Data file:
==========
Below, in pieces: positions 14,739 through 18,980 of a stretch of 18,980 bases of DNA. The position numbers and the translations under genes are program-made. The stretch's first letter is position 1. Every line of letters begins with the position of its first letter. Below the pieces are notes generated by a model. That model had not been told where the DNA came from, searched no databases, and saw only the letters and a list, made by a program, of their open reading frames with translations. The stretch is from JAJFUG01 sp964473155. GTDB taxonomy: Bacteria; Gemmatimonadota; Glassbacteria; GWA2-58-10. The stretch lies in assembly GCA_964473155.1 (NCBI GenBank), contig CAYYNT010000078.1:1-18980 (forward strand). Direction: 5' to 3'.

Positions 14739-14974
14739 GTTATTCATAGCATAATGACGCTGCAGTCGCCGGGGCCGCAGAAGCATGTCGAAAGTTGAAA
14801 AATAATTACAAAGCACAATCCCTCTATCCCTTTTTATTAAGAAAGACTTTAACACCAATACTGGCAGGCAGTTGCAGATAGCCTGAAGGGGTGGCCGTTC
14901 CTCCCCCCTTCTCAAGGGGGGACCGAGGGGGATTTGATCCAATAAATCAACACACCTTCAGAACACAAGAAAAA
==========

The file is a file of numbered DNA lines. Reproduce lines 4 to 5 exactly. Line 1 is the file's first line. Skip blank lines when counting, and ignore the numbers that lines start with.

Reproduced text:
14801 AATAATTACAAAGCACAATCCCTCTATCCCTTTTTATTAAGAAAGACTTTAACACCAATACTGGCAGGCAGTTGCAGATAGCCTGAAGGGGTGGCCGTTC
14901 CTCCCCCCTTCTCAAGGGGGGACCGAGGGGGATTTGATCCAATAAATCAACACACCTTCAGAACACAAGAAAAA